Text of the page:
Photo courtesy of Planet Mu

Antwood – ‘Sponsored Content’ (album stream) (premiere) (interview)

Antwood returns with his second Planet Mu album and it's a brilliant, experimental one bursting with ideas. Tristan Douglas gives us a track-by-track of the record as well.

Tristan Douglas a.k.a. Antwood released one of last year’s most intriguing electronic albums, Virtuous.scr, which showed him to be a deep-thinking producer with immense compositional skill and imagination.

Now, Antwood is back with his second record for Planet Mu. Sponsored Content takes a slightly more melodic approach and Antwood heavily edited his work to reduce any extraneous elements. The music is focused and lean with aural white space giving the songs space to breathe. Like Venetian Snares, Antwood is creating his own musical vocabulary.

The story behind the album is quite interesting as Antwood discovered one ASMR YouTuber inserting subtle advertising into their videos. In this new media world, advertising is finding its way into absolutely everything. Brand and product placement is king, and it’s everywhere in the media products we consume on a daily basis. Antwood was rightly disturbed by this and wanted to explore the idea musically.

Antwood says that “it’s obviously about the ubiquity of ads and the commodification of online content. The unlikely placement of ads in the music aims to force the listener to become hyper-aware of being advertised to rather than passively internalizing it.”

Antwood’s Sponsored Content releases 8 September via Planet Mu and below Antwood takes us through the entire album, track by track.



This track is about websites requesting that you disable ad blocker to view their content. The loud parts consist of loud bass, the PlayStation 2 Start-up sound, and a little Rihanna voice sampler I rigged up. Later there is a funny yet powerful meme, a descending, sustained whammy bar note from the Van Halen “Eruption” solo, and the beginning of Mark Zuckerberg’s anecdote.


I’ve worked some heavy industry jobs, like at a pulp and paper mill. They are always so loud. Even with heavy duty earplugs, I had a kind of physical stress reaction to this type and volume of sound. I would get all crazy from the constant industrial clamour, I’d need to go hide out in the bathroom and want to weep. The hardware used here was a bit of x0xb0x.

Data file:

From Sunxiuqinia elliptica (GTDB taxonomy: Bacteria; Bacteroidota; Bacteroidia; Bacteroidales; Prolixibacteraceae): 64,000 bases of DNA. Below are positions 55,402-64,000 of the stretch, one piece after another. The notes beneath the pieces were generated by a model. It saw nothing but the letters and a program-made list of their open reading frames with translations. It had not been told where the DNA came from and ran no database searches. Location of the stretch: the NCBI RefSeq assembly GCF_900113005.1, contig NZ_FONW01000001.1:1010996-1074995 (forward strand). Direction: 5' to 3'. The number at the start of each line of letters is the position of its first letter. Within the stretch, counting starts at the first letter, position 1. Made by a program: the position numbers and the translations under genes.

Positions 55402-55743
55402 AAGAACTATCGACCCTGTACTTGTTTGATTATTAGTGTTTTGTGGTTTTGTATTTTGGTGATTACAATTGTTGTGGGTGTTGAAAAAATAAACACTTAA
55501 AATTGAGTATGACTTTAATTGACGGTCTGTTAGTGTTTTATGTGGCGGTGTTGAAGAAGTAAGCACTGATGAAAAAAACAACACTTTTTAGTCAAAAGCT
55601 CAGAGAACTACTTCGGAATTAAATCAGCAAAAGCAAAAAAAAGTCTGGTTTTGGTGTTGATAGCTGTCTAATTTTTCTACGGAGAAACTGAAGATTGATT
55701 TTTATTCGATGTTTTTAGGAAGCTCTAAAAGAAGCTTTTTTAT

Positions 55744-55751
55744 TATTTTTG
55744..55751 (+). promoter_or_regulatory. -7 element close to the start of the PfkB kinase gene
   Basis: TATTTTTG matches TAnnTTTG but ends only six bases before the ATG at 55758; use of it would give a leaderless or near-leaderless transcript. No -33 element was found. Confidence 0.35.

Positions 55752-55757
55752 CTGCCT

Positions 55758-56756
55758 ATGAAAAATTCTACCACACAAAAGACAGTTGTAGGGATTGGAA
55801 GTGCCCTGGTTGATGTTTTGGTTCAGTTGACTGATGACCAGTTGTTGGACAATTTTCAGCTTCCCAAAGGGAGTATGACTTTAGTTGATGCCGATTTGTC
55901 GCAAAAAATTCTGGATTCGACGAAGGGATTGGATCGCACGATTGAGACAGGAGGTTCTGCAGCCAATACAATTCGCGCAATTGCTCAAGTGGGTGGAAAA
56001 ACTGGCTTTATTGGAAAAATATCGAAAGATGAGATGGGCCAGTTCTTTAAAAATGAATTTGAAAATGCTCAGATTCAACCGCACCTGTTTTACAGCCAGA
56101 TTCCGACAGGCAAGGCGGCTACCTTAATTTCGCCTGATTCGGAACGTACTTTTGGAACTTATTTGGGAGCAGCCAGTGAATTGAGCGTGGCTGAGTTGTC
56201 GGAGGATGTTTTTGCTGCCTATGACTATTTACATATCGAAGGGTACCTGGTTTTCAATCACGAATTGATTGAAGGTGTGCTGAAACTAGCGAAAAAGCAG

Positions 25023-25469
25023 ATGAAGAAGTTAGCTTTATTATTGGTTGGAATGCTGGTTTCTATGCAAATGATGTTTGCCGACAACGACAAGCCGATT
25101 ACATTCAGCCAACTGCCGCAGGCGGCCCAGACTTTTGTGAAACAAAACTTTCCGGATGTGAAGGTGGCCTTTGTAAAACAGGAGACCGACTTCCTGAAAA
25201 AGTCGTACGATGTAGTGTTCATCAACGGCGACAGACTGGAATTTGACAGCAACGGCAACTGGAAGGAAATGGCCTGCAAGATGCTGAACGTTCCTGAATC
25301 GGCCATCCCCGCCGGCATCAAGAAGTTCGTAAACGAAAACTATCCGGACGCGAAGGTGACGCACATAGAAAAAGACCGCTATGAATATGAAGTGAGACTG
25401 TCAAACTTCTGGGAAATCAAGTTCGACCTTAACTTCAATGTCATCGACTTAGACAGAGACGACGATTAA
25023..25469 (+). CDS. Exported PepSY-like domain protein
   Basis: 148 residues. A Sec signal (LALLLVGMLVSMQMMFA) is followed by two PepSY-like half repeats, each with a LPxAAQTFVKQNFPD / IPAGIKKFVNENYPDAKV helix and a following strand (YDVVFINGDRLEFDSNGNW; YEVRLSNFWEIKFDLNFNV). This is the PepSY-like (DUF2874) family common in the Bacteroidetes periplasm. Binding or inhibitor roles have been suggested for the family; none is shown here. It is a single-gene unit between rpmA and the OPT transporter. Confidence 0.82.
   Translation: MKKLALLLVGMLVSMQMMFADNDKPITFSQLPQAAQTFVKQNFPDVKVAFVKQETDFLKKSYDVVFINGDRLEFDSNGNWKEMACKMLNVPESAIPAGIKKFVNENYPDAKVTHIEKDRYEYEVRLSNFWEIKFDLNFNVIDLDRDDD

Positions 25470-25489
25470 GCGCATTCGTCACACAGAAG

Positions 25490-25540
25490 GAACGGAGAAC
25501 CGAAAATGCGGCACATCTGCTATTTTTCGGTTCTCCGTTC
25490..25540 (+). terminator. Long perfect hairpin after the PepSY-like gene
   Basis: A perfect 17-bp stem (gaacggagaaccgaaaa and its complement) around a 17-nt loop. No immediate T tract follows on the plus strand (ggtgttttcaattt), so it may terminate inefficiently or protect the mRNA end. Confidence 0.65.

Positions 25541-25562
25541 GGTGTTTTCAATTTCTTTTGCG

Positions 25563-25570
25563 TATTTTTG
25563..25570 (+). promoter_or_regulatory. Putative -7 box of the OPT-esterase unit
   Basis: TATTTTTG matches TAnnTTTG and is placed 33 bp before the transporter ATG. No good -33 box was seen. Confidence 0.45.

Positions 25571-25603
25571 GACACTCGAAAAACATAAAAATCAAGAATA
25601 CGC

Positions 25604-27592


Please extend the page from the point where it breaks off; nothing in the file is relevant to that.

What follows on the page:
FIJI water is a ridiculous company, and they have some pretty lofty, sensational ads. So, I made this track about this brand of bottled drinking water as melodramatic and stilted as they are. The little Mike Paradinas Easter egg at the end was ripped from him teasing this track on his podcast last December. He and Lara also did a pretty good piss-take of the record’s concepts, it’s worth checking out.


Working on Wait for Yengi was refreshing. It is the type of track I want to keep making. It’s simple. It has a simple melody, written on finger picked guitar, direct but off-kilter driving bass kick, and swelling layered cello, sampled from a long nighttime session with a friend (not chintzy MIDI strings, PitchFork). And a good climax, I love a good climax. You find out at the end Zuck is keeping the arch of the record alive, really pulling his weight.


Last year I played a sit down show in Montreal and took eleven 1mg sublingual Ativan tablets and drank 375 ml of Wiser’s Deluxe throughout the day, leading up to the event. I can’t remember playing, I only have dream-like fragments of untrustworthy flashes. I was assured by the audience that the set went well, despite me pressing “stop” on my MPC at one point near the end. I think they figured it was intentional. I just hit “play” again… like a rewind, right? The organizers, however, were very worried about me. I felt bad, I sent them a letter.


Is it “I See You”, or is it “Intensive Care Unit”? Considering it sounds like the most horrific version of a FEMA camp routine surveillance check I gravitate towards the former. (Please don’t sue me, Drake)


Quiet-loud song dynamic, two opposing extremes akin to the Apollonian and Dionysian dichotomy. Is a fully functional person in a constant, steady state of duality, or can one save up “prudence points” and use them to vindicate a chaotic, instinctual bender? Maybe you can “prudence mine”, and add prudence activity data to prudence’s global public ledger of past activities – which can only be spent on red wine and prostitutes. I don’t know…


I needed a trap track on here for it to recoup the manufacturing costs of the physicals.


The most depressive piece of music I’ve made yet. It was initially supposed to conjure the feeling of summiting a mountain, being in the windy stillness, bearded, thinking like Kerouac about mountains crumbling, and how the universal essence of mind never will crumble because it was never born. But last time I climbed a tall mountain, Mount Albert Edward, Strathcona Provincial Park, BC, I had horrible vertigo, sustained panic and severe heat stroke. As I get older I tolerate heights less, but am more drawn to them as a therapeutic tool.


Yeah, it’s a break-up song.


This is me showing off my MIDI soft-synth piano chops. The piano was run through VHS, that’s why it sounds like that. I used Freeware AlterEgo for the singing, which is pretty annoying to use to be honest but sounds cool if you modulate tremolo and volume like a real singer. I tried to crowd-source real singers, but I only got one submission and it was unusable (sorry). I find this quite an emotional piece of music, as far as I’m capable of.